Mannose-containing oligosaccharides of non-specific human secretory immunoglobulin a mediate inhibition of Vibrio cholerae biofilm formation

Ashlesh K. Murthy, Bharat K.R. Chaganty, Ty Troutman, M. Neal Guentzel, Jieh Juen Yu, Syed Khalid Ali, Crystal M. Lauriano, James P. Chambers, Karl E. Klose, Bernard P. Arulanandam

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29 Scopus citations


The role of antigen-specific secretory IgA (SIgA) has been studied extensively, whereas there is a limited body of evidence regarding the contribution of non-specific SIgA to innate immune defenses against invading pathogens. In this study, we evaluated the effects of non-specific SIgA against infection with Vibrio cholerae O139 strain MO10 and biofilm formation. Seven day old infant mice deficient in IgA (IgA-/- mice) displayed significantly greater intestinal MO10 burden at 24 hr post-challenge when compared to IgA+/+ pups. Importantly, cross-fostering of IgA-/- pups with IgA+/+ nursing dams reversed the greater susceptibility to MO10 infection, suggesting a role for non-specific SIgA in protection against the infection. Since biofilm formation is associated with virulence of MO10, we further examined the role of human non-specific SIgA on this virulence phenotype of the pathogen. Human non-specific SIgA, in a dose-dependent fashion, significantly reduced the biofilm formation by MO10 without affecting the viability of the bacterium. Such an inhibitory effect was not induced by human serum IgA, IgG, or IgM, suggesting a role for the oligosaccharide-rich secretory component (SC) of SIgA. This was supported by the demonstration that SIgA treated with endoglycosidase H, to cleave the high-mannose containing terminal chitobiose residues, did not induce a reduction in biofilm formation by MO10. Furthermore, the addition of free mannose per se, across a wide dose range, induced significant reduction in MO10 biofilm formation. Collectively, these results suggest that mannose containing oligosacchardies within human non-specific secretory IgA can alter important virulence phenotypes of Vibrio cholerae such as biofilm formation, without affecting viability of the microorganism. Such effects may contribute significantly to innate immune defenses against invading pathogens in vivo in the gastrointestinal tract.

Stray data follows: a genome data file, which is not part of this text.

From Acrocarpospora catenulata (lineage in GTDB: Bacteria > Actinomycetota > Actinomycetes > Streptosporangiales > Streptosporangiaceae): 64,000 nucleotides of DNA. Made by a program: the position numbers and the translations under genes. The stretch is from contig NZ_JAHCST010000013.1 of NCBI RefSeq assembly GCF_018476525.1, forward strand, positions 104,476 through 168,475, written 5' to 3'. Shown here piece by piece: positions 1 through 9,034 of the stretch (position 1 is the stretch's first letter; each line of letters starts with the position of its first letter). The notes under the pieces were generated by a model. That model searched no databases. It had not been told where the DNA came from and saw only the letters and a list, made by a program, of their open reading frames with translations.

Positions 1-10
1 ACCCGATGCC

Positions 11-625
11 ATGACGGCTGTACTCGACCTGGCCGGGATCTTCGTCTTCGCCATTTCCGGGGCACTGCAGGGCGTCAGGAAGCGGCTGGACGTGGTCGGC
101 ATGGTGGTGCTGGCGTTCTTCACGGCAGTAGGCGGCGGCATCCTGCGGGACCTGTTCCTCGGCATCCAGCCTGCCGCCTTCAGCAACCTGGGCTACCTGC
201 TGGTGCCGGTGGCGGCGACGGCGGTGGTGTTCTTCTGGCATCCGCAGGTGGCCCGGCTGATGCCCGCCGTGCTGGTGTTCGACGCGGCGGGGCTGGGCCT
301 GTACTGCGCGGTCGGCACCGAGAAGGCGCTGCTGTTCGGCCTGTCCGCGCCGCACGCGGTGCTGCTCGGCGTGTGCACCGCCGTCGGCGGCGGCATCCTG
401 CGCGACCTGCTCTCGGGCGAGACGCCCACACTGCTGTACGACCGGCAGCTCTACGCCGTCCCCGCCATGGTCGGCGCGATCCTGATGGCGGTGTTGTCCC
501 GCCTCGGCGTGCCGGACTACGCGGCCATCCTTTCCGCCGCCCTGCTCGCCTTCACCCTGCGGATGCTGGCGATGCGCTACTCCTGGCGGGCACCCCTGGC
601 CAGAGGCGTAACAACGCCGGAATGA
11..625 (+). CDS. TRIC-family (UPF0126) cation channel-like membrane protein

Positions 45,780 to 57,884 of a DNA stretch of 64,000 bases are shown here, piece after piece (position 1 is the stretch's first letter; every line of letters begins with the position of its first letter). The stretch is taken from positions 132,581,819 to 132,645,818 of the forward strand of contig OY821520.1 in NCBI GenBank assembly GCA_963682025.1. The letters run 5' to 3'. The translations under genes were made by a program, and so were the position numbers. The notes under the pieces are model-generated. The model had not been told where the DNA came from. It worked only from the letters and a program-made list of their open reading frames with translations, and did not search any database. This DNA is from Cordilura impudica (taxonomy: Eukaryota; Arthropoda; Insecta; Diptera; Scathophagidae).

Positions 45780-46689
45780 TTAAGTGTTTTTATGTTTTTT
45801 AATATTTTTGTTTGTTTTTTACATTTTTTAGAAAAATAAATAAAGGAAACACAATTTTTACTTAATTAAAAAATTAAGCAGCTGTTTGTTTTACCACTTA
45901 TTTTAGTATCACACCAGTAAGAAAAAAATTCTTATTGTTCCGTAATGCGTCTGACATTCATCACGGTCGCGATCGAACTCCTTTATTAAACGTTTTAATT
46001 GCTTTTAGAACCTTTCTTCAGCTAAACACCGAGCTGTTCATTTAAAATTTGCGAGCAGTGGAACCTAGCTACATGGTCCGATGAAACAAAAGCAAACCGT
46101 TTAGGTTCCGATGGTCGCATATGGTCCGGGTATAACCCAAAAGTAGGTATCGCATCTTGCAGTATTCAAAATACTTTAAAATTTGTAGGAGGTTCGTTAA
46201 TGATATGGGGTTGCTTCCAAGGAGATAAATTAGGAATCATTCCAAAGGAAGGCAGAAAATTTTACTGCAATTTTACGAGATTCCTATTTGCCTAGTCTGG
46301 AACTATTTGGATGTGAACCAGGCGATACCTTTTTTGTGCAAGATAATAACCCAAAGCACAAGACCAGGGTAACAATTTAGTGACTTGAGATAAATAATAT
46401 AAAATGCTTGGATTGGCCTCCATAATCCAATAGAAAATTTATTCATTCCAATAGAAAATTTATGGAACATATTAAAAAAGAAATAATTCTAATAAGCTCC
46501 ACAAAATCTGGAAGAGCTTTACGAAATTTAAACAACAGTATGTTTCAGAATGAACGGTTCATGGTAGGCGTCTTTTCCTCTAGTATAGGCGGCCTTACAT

Original languageEnglish (US)
Article numbere16847
JournalPloS one
Issue number2
StatePublished - 2011

ASJC Scopus subject areas

  • Biochemistry, Genetics and Molecular Biology(all)
  • Agricultural and Biological Sciences(all)
  • General


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